Recruitment and Retention Challenges
The quality of service members is related to the adherence to oath and professionalism over time. There are long-standing challenges in military recruitment, and today’s environment is particularly challenging. As one of us (Kuzminski) and Tom Spoehr wrote for Defense360 last spring:
The U.S. military is facing the worst recruiting crisis since the creation of the All-Volunteer Force (AVF) nearly fifty years ago in July 1973. In FY 2022, the Army missed its recruiting goals by nearly 20 thousand soldiers—nearly 25 percent of the service’s recruiting goal. While the other services were able to meet their FY 2022 recruiting targets, they did so by drawing on delayed entry recruits—those recruits with signed contracts who were not expected to enter service until FY 2023—indicating that the challenges experienced in FY 2022 may only increase in the coming year. Early indications are that FY 2023 is as bad or worse.
Similarly, law enforcement leaders routinely sound alarms that recruitment is in a crisis, and the situation has been worsening over the past several years. In 2019, the International Association of Chiefs of Police, a nonprofit, nonpartisan professional association of police leaders, conducted a survey that found that the difficulties in law enforcement recruiting resulted in the necessity to adapt standards of recruitment downwards, as “[h]alf of the responding agencies (50%) reported having to change agency policies in order to increase the chances of gaining qualified applicants,” reflecting the need to potentially decrease hiring standards in order to fill positions. Patrick Yoes, national president of the Fraternal Order of Police, has routinely spoken publicly about the recruiting and retention crisis in law enforcement. In remarks last year, he said, “We see law enforcement officers leave our profession at a rate we’ve never seen before. Our profession is dependent on the best and brightest stepping up and taking this job.”A CNN report in 2022 found a confluence of factors, “including Covid-19, the great resignation, the climate for law enforcement and local reform efforts that are making recruitment and retention difficult.” What’s more, recruitment difficulties include risks to personal safety. The risk of death or serious injury is a persistent recruiting challenge. While line-of-duty deaths trended downward over the past two years, the impact of risks to personal safety persists in recruiting data.
Accordingly, while increased screening of social media and heightened standards for applicants could mitigate against inadvertent hiring of personnel with activities or views aligned with DVE groups, such a practice would be in tension with hiring flexibilities to meet current workforce demands. We assess that factors contributing to lower recruitment or hiring standards may increase the likelihood that vetting is not as thorough as it would be if there were sufficient highly qualified applicants. Both military and law enforcement organizations will need to navigate the objective of recruiting qualified applicants without lowering standards or departing from vetting best practices.
Downstream Effects of Biden v. Missouri
While military and law enforcement recruiting challenges are not new, this year an unanticipated new challenge to the ability of agencies and organizations to screen social media and online presence of applicants has emerged: the practical impacts of the ongoing Biden v. Missouri case. Over the past six months, in private research expert convenings and consultations, we were advised that the July district court order and the unclear environment resulting from the ongoing litigation has had and will continue to have a tangible effect on the productive working relationships between technology companies and platforms and federal law enforcement and national security entities. This conclusion appears to be confirmed, in part, by a November Washington Post report, which stated,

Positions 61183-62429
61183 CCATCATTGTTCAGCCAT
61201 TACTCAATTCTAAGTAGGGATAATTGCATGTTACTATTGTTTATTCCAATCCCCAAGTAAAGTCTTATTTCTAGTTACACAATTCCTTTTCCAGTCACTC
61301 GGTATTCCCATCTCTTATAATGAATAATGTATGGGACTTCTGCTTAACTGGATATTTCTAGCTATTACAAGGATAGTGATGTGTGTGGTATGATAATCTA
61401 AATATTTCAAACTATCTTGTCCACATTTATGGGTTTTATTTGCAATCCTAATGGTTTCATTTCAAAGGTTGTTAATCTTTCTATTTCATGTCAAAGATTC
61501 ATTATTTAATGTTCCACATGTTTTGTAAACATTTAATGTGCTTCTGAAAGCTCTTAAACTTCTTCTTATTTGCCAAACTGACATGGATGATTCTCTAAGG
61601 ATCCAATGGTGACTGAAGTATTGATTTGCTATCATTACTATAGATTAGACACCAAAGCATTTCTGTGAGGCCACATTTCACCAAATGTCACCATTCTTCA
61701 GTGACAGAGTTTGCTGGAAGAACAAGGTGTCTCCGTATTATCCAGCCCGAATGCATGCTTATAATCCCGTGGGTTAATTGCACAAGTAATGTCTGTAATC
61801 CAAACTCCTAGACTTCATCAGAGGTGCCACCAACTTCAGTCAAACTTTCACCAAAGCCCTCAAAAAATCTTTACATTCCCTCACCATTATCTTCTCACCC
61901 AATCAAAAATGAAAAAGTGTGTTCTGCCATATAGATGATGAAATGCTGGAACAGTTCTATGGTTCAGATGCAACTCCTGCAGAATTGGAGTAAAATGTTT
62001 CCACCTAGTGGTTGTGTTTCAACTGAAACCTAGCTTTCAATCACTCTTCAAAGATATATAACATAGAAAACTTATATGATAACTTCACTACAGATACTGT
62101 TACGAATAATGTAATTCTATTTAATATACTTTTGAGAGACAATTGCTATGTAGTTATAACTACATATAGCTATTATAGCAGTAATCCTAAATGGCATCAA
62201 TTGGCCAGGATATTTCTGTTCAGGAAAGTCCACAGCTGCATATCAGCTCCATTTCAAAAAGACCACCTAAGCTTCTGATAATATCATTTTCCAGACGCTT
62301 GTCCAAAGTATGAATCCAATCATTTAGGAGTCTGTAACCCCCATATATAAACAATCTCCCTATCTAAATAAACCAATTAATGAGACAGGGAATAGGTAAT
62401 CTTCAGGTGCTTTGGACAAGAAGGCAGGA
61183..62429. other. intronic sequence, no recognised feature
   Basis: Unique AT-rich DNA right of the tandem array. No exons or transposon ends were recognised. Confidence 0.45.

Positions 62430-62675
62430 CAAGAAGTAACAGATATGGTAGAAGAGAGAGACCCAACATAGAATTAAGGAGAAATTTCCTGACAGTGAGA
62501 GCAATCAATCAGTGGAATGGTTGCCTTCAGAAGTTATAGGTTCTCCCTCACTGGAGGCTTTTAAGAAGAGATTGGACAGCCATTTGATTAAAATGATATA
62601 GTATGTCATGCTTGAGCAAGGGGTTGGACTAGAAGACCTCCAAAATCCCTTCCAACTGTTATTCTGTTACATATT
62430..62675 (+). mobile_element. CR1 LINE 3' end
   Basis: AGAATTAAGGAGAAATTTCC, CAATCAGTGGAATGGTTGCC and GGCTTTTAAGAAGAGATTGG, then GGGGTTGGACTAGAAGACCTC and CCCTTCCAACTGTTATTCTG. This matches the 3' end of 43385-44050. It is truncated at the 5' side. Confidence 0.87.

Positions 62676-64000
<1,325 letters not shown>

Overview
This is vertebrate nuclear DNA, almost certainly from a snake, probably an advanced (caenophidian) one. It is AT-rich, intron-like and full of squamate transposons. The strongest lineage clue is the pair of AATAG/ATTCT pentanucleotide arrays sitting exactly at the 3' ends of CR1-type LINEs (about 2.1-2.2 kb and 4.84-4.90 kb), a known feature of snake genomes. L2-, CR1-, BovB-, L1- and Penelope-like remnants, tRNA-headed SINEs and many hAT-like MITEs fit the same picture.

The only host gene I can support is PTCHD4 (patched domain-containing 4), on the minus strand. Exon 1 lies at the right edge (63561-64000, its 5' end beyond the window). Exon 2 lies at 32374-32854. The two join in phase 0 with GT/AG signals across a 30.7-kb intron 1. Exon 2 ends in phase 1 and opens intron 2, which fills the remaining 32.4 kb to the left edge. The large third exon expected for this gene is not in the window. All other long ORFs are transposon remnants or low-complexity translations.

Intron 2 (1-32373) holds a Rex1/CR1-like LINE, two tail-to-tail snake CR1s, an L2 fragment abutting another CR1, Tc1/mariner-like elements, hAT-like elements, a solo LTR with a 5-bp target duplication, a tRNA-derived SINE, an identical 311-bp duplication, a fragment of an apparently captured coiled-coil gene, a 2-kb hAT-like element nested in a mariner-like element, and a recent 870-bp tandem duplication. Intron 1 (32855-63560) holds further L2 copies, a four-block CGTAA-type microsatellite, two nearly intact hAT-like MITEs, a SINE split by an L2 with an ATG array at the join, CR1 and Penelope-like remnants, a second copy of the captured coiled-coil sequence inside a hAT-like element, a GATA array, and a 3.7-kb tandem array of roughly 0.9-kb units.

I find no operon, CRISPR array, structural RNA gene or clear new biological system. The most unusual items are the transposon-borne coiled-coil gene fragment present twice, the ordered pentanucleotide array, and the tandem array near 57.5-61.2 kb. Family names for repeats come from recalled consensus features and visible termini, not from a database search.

The U.S. government has stopped warning some social networks about foreign disinformation campaigns on their platforms, reversing a years-long approach to preventing Russia and other actors from interfering in American politics less than a year before the U.S. presidential elections[.] … [T]he shift in communications about foreign meddling signals how ongoing litigation and Republican probes in Congress are unwinding efforts once viewed as critical to protecting U.S. national security interests.
To recap briefly, the July district court order by Judge Terry A. Doughty ordered major restrictions on interactions between specific federal government agencies and officials, and social media companies. The suit alleged that, through personal, direct appeals of White House staff and other government officials to social media companies to remove objectionable content, the Biden administration infringed on First Amendment rights. The alleged conduct pertained mainly to information posted online about COVID-19 and vaccine hesitancy. Some of the alleged conduct also concerned government efforts to curb foreign malign influence on elections. However, the district court judge’s order was broad, severely limiting interactions between the executive branch (including the FBI and the Cybersecurity and Infrastructure Security Agency, or CISA) and social media companies. More specifically, the judge ruled that “the Plaintiffs have presented substantial evidence in support of their claims that they were the victims of a far-reaching and widespread censorship campaign.” But the restriction ordered went far beyond coronavirus-related information and White House contacts with the companies, and covered a variety of federal agencies, including those with legitimate national and homeland security reasons to engage with the communications and social media companies and platforms. Based on our consultations with government officials and other experts, the order likely had a chilling effect on communications between government entities with legitimate national security and law enforcement reasons to engage with those companies.